[his first and scarcest novel] Reprinted, with corrections and additions, from Fraser's Magazine. London: John W. Parker, 1851. 8 pp undated ads. Original blind-stamped rose-brown wavy-grain cloth.
First Edition of Charles Kingsley's first-written (and today his scarcest) novel. It first appeared serially in Fraser's Magazine during the latter half of 1848 (the year of the "last great burst" of Chartism), but was not published in book form until 1851, as here -- "with corrections and additions"; in the meantime his second novel, ALTON LOCKE, was published slightly earlier, in 1850.
YEAST... is more of a tract than a novel, in which Kingsley described rural England in the time of the Chartist agitation. The plot describes the fate of Lancelot Smith, a wealthy young man, who changes his religious and social views under the inflence of Tregarva, a philosophical game-keeper, who acquaints Smith with the social, economic and moral conditions of the rural poor... Although poorly plotted, YEAST contains a strong social commentary... The novel ends with a utopian and religious stance because Kingsley could not provide a feasible solution to the Condition-of-England Question. A mysterious businessman Barnakill takes Lancelot to the country of mythical Prester John, where he finds answers to his social and religious doubts. [Diniejko].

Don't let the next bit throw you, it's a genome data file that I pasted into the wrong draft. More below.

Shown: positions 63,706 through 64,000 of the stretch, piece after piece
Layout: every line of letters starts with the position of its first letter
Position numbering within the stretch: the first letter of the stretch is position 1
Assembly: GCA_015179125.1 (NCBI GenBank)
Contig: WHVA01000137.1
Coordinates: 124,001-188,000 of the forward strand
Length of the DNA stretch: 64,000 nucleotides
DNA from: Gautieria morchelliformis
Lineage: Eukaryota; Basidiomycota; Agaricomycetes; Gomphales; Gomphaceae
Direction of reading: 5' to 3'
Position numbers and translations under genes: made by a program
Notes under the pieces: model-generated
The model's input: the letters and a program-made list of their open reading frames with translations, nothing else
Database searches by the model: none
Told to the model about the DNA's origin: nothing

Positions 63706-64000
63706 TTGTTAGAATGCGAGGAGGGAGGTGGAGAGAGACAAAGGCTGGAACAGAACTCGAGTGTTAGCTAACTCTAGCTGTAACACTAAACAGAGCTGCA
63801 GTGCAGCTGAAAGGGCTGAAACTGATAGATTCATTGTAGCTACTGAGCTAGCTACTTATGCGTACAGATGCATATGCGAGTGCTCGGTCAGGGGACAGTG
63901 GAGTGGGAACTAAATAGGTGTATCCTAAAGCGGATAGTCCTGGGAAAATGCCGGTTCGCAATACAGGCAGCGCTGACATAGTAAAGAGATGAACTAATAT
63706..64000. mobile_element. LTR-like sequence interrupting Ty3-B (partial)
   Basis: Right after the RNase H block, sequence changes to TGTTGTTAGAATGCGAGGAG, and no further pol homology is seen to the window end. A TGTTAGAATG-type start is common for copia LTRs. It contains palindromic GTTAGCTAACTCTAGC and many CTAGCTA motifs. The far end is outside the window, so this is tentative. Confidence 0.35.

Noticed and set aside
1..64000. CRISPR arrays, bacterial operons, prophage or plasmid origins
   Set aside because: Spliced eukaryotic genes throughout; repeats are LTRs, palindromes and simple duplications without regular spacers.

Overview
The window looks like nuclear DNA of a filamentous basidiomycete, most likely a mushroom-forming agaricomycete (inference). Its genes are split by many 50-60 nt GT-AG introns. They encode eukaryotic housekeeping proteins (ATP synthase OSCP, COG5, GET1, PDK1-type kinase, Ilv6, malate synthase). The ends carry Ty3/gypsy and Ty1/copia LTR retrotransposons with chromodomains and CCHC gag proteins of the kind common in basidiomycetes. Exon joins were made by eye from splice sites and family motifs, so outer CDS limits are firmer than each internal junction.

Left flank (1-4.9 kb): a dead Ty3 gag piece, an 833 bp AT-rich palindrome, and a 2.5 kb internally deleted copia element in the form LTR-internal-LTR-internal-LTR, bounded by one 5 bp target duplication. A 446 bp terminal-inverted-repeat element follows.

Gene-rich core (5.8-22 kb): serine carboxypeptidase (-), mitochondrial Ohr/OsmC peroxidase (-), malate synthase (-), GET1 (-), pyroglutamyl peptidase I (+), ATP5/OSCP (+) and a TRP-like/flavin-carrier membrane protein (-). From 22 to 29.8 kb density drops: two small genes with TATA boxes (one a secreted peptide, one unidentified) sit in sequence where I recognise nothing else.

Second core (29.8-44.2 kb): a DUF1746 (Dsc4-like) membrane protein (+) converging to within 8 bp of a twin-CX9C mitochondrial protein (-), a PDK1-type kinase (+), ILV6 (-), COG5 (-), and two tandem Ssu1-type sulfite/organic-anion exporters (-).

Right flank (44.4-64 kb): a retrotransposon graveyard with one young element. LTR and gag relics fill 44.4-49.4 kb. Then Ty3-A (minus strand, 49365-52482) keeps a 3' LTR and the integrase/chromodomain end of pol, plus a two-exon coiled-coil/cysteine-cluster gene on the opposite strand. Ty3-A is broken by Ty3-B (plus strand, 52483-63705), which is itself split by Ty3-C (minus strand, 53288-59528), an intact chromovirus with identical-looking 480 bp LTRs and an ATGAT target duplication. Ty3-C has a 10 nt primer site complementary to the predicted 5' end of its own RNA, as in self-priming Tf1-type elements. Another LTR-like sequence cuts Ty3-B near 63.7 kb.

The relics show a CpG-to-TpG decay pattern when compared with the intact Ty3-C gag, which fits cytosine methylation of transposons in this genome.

YEAST is considered to be the first English novel to deal with the problem of unsanitary conditions and disease in the English countryside, as opposed to in the cities (which, for example, HARD TIMES would take up a few years later).
This is a very good copy (volume slightly askew, some wear at the binding extremities, cracking of original endpapers). Although Kingsley later became famous with the likes of WESTWARD HO! and WATER-BABIES, this earliest novel is very scarce in its fragile original cloth.
Sadleir (XIX) 1341 and p. 379 where he ranks YEAST as Kingsley's scarcest; Wolff 3814 ("not a nice copy"); NCBEL 936. Provenance: penciled signature of Walter E. Smith, bibliographer of Victorian literature. Item #14049